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Dealing With Low Self-Esteem

Dealing With Low Self-Esteem

What do you picture when you look back on your younger self? 

I picture; a gaze pointing to the floor, a voice that cracks with nearly every word, and palms coated in sweat clutching whatever happened to play a role of a lifebelt in those moments. What others can’t see; heart beating in my chest so fast as if echoing the racing thoughts and in contrast, plenty of silence and plenty of loss; missed opportunities to make friends, not responding to the teacher’s question even though I’d known the answer and not standing up for myself. I squirm thinking about the last part in particular. 

My teenage years weren’t kind to me. Or rather, I wasn’t kind enough to myself and struggled with low self-esteem during one of the most important periods of everyone’s life. But back then I didn’t realize I was the one in control and let myself float through moments of doubts and self-hate fuelled by many insecurities. 

I know, everyone has them. You might compare yourself to other people and see that in some ways you’re lacking; maybe your face doesn’t fit into the beauty standards or maybe you aren’t as funny as you’d like to be. Plus, all the embarrassing moments or even being picked on – we’ve all been there in one way or another. But my mind absorbed everything like a sponge, ready to twist it into something negative. Soon enough, I didn’t have enough confidence to do what came naturally to other people and I didn’t have enough confidence to be myself. But now here I am, writing this from a different country, in a different language, and with a different perspective.

How did I manage to improve my self-esteem?

It wasn’t therapy in a traditional sense (even though I should have attended sessions back then). What helped me was connecting to those parts of myself that contradicted my low self-esteem; my adventurous side. The breakthrough moment came when I was 18 years old and saved enough money to go travelling. My dream was to visit South Korea, so when I came across a Facebook post of someone looking for travel companions, there was nothing that could stop me. And sure enough, the trip involved all those things I struggled with: social interaction, speaking in a foreign language when I could barely string a sentence together, being independent, and lots of exposure. But it was effective; I still remember dancing in the street just because I felt like it.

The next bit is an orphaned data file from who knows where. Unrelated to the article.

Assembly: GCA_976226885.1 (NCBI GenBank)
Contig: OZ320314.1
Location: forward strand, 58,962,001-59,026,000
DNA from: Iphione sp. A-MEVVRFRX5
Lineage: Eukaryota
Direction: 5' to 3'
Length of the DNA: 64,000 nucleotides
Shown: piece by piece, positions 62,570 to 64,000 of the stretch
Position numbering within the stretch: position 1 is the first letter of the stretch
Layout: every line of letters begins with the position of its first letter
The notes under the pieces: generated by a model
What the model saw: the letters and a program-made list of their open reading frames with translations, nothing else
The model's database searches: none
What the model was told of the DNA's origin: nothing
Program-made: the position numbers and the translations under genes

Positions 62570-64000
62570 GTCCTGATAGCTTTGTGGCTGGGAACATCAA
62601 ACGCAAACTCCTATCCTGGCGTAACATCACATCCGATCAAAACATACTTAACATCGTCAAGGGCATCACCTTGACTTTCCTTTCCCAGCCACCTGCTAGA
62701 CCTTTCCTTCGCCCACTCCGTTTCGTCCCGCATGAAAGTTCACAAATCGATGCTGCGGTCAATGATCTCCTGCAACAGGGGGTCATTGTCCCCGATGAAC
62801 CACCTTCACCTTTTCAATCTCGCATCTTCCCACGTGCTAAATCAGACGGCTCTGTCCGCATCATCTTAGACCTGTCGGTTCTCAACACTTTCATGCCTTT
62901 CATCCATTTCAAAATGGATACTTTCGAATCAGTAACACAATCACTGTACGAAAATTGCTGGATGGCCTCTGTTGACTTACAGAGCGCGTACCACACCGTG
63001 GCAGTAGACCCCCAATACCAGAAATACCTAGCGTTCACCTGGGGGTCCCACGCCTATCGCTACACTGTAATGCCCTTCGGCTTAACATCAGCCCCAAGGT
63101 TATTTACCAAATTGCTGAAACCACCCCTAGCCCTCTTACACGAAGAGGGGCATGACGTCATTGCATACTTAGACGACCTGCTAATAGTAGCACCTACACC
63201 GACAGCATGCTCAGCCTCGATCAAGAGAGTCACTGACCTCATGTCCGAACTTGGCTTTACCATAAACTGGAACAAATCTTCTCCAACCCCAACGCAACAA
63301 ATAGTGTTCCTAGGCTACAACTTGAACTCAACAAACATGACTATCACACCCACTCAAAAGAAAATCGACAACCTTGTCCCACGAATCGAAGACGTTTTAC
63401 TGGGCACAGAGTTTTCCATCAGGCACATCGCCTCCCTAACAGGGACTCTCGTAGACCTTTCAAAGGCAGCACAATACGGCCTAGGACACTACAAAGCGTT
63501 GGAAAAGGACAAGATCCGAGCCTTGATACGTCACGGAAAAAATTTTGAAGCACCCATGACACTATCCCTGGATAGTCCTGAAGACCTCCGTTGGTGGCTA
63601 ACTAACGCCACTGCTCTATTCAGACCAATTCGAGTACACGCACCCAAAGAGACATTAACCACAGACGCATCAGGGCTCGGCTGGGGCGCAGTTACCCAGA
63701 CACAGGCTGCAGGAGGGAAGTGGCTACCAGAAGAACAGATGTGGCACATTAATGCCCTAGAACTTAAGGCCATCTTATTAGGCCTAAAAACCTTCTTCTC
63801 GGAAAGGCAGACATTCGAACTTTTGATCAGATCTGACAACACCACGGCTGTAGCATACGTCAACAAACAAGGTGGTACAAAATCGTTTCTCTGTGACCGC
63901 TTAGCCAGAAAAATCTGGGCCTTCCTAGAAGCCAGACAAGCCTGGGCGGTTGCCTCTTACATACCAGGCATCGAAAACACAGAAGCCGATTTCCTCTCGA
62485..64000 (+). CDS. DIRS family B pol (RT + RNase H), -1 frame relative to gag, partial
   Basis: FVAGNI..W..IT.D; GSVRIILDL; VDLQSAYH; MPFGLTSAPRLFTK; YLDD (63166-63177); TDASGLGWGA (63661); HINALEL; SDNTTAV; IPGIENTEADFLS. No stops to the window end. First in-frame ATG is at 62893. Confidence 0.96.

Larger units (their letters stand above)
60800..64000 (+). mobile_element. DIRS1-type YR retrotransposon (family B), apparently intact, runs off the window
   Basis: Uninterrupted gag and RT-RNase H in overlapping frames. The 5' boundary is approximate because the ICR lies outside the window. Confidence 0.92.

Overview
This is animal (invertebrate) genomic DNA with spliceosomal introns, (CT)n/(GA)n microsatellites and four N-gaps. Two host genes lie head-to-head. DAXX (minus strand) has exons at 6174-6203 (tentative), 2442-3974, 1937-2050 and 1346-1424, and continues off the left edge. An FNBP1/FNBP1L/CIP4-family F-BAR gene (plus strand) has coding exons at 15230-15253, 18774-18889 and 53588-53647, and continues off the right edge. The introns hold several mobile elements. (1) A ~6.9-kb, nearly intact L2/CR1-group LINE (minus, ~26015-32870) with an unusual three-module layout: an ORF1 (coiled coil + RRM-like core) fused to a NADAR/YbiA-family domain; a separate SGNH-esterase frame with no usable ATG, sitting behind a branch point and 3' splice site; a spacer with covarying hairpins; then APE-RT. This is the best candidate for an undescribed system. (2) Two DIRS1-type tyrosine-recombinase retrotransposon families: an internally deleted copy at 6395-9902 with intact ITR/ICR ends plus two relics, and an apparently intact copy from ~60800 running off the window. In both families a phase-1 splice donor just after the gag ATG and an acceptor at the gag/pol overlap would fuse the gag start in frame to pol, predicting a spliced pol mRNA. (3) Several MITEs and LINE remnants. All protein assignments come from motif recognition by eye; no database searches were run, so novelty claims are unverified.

A few months later, I signed up for my first pole dance class. My goal was to try something new that would challenge my stamina and entertain me for the rest of my gap year. But what I got in the package was improved mood, more self-confidence, and increased self-esteem. After the first lesson, I was hooked. It made me feel powerful because I finally had the right tools to express all those emotions I’d repressed this whole time and that hung onto my self-esteem like invisible weights.  

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So what can you do to like yourself a bit more?

There’s no magic formula that can turn you into a self-assured person straight away. And even a gradual process involves some form of luck. But my advice is to combine the pleasant with the unpleasant by doing something you enjoy while getting yourself out of your comfort zone. In my case, it was making my dream come true despite the challenges that came with it and trying new things but it can be anything that brings you closer to your goal and helps you channel the negativity into something more productive. 

Try this today: write down what you like about yourself and then think about how you can cultivate your strengths. Are you creative? Connect with the world by sharing your art. Are you ambitious? Consider how low self-esteem stands in the way of achieving your goals and ask yourself, do I want to be held back and wonder ‘what if’? Are you good at sports? Physical activity is a great way to grow stamina that also translates into mental strength. Everyone is good at something; you just have to learn how to unleash your inner power. 

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